Investment outlook for 2009

This time last year, the investment world’s crystal ball gazers were forecasting tough times ahead. Markets had been volatile in the wake of the US sub-prime mortgage crisis, rising oil prices and a weakening dollar, while the run on Northern Rock reminded us all that the credit crisis was not just a US problem. The contagion was spreading and it was heading our way.

Even with such a negative backdrop, few experts could have predicted what was in store for 2008. In September, the collapse of Lehman Brothers rocked the world and it quickly became clear just how much our banks were struggling too.

Following a monumental collapse in its share price, HBOS was forced into merger talks with Lloyds TSB, while Bradford & Bingley was brought to its knees and saw its business sold off to the government and Banco Santander, the Spanish banking giant, which had only just scooped up Alliance & Leicester. Then came the downfall of Iceland, taking billions of pounds worth of money from UK savers, councils and charities.

House prices continued to fall, while the stockmarket crashed with billions of pounds being wiped off our pensions, nest-eggs and life savings.

At the start of 2008, the FTSE 100 was riding high at more than 6,500 but, by the end of October, it had fallen to 3,660 and at the end of December it was sitting just a little higher at 4,318.

After five years of rising markets, the current turmoil poses some tough choices for those looking to review their portfolios or start an investment plan in 2009.

If there is one thing that the events of 2008 have taught us, it is that predicting what could happen over the next 12 months is a tough call. However, with the world’s major economies in recession, the experts agree that there’s more pain in the pipeline.

Recession 

As 2008 drew to a close, the Confederation of British Industry was estimating that the UK economy would shrink by 1.7% in 2009 (down from forecast growth of 0.3% in September). It was also forecasting an increase in unemployment, expecting it to peak at about three million.

“I am very nervous about the state of the UK economy,” says Tony Lanning, head of multi-manager at Gartmore. “I can’t see any real end until 2010.”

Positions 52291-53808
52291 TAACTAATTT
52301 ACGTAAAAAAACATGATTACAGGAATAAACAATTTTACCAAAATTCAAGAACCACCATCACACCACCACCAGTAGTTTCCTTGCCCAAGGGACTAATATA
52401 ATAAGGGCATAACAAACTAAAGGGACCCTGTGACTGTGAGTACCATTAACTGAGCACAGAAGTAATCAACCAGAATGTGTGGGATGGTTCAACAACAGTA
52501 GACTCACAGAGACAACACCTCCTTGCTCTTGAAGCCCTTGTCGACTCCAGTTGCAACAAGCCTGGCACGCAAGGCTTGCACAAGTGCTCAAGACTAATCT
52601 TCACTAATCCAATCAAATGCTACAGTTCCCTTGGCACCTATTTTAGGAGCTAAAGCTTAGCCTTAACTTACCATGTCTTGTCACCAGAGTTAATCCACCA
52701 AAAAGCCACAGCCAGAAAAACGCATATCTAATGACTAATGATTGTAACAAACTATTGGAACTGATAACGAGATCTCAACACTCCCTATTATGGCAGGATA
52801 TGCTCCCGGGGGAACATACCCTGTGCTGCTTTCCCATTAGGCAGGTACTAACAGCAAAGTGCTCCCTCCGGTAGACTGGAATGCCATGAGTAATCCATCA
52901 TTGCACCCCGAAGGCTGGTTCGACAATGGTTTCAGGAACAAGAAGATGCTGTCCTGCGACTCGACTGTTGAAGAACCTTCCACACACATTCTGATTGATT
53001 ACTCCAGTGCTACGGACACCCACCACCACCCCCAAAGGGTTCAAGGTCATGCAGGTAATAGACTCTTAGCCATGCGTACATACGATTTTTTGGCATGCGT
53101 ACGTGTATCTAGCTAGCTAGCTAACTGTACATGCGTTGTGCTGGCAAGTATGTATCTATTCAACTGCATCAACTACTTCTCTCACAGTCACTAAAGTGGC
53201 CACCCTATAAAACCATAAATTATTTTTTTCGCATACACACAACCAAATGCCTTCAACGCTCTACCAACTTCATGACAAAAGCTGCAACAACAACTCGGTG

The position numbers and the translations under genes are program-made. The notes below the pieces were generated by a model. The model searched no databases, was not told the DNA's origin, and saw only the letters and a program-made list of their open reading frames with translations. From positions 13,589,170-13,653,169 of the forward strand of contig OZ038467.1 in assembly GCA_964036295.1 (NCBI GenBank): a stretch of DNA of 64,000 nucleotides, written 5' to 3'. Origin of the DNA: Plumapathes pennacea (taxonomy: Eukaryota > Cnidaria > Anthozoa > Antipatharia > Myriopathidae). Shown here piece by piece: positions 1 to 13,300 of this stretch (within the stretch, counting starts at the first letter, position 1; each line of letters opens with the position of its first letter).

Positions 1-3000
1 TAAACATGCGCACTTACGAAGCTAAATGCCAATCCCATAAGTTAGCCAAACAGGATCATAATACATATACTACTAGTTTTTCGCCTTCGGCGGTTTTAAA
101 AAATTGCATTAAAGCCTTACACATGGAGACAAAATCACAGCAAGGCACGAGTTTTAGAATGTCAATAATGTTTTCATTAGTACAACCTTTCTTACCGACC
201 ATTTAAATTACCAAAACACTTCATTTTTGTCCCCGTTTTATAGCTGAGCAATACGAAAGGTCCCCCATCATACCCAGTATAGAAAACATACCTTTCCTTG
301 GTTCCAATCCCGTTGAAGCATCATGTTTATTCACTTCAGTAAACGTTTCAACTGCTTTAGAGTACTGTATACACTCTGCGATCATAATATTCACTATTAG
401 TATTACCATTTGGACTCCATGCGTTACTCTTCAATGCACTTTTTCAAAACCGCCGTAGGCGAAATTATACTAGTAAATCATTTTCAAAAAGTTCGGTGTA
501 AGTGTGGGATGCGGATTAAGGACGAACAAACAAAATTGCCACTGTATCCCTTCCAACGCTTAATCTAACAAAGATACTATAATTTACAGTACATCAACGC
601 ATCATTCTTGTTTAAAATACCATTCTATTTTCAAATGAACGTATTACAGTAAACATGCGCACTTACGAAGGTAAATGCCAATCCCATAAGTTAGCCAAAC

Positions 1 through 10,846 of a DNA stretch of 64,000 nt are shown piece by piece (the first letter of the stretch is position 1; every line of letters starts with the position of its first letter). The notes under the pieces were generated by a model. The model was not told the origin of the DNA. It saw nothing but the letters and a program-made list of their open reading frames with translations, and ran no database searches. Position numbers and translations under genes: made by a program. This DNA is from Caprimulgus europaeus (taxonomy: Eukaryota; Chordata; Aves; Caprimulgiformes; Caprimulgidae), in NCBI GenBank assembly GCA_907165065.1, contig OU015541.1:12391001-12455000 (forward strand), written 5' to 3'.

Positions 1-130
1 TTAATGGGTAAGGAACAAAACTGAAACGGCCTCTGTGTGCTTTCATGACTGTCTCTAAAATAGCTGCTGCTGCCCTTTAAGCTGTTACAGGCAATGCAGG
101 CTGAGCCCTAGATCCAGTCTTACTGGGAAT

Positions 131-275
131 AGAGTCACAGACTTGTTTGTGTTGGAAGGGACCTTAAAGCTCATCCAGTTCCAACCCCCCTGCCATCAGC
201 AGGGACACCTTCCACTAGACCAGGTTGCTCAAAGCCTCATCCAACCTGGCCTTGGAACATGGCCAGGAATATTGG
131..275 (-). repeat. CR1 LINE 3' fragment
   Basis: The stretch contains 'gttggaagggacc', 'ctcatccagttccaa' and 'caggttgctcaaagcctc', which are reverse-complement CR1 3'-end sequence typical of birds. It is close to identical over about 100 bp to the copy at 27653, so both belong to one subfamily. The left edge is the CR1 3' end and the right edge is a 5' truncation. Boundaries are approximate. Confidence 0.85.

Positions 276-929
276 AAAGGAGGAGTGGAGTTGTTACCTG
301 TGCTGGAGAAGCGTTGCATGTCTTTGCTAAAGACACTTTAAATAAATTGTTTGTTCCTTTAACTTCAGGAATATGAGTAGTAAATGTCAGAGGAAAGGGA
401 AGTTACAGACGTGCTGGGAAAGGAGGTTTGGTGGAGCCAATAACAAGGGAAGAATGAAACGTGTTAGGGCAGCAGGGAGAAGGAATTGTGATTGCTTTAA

Julian Chillingworth, chief investment officer at Rathbones, takes a similar line and says we can’t expect to see positive economic growth for another 12 months. “It’s going to be a pretty difficult year. It’s not dissimilar to the 1990s: The housing market is soft and unemployment will be picking up fast through Christmas, the New Year and beyond. This all started as a financial crisis, but it is now very much on the high street.”

Darius McDermott, managing director of Chelsea Financial Services, is perhaps a bit more upbeat saying the recession is likely to last between six and 12 months, but he warns that stockmarket volatility will continue.

During tough times, cash usually looks like a safe haven. But, for savers used to earning 6% plus, this is one asset class that now looks distinctly unappealing.

In December, the Bank of England’s interest rate was slashed to 2% and, with many in the City now expecting it to fall below 1%, savers will barely see their money grow. In fact, once tax and inflation have been taken into account, many people, especially higher-rate taxpayers, will lose money in real terms.

Bonds are back

For these reasons, McDermott believes investors should be considering higher-yielding assets like bonds and equities. “I’ve never seen yields on equities like it: M&S is providing a dividend of 8.8%, BP 5.7%, HSBC 8.1% and Vodafone 6.9%. Even if returns remain level you would be receiving up to three times more than cash deposits.” He adds:

Corporate bond funds are currently offering outstanding value when compared with gilts - yielding anywhere between 5% and 13%.”

With yields like these, it’s no surprise that corporate bond fund managers are smiling as nervous investors seek a halfway house between cash and equities. In mid-November, Henderson reported that investment in its bond funds were up by 60% on 2007’s total while M&G reported the biggest inflows in five years.

“The market is trading at ludicrously cheap levels,” says John Patullo, manager of Henderson’s Preference and Bond fund. “We do expect more companies to default, but that has been priced into the market and we have so much coupon coming in that we can tolerate a few defaults.”

But while corporate bonds will no doubt enjoy this moment in the sun, investors that hold their nerve throughout the recession and remain in equities are likely to be rewarded. If you attempt to time the market by dipping in and out, you’re likely to miss the most profitable days.

“Just as everyone thinks bull markets will carry on rising, the same can be said for bear markets,” says Mark Dampier, head of research at Hargreaves Lansdown. “It’s worth remembering that stockmarkets typically anticipate recoveries six to nine months before the economy bottoms.” And, while there is almost certainly more volatility ahead, the fact remains that equity valuations are looking incredibly cheap.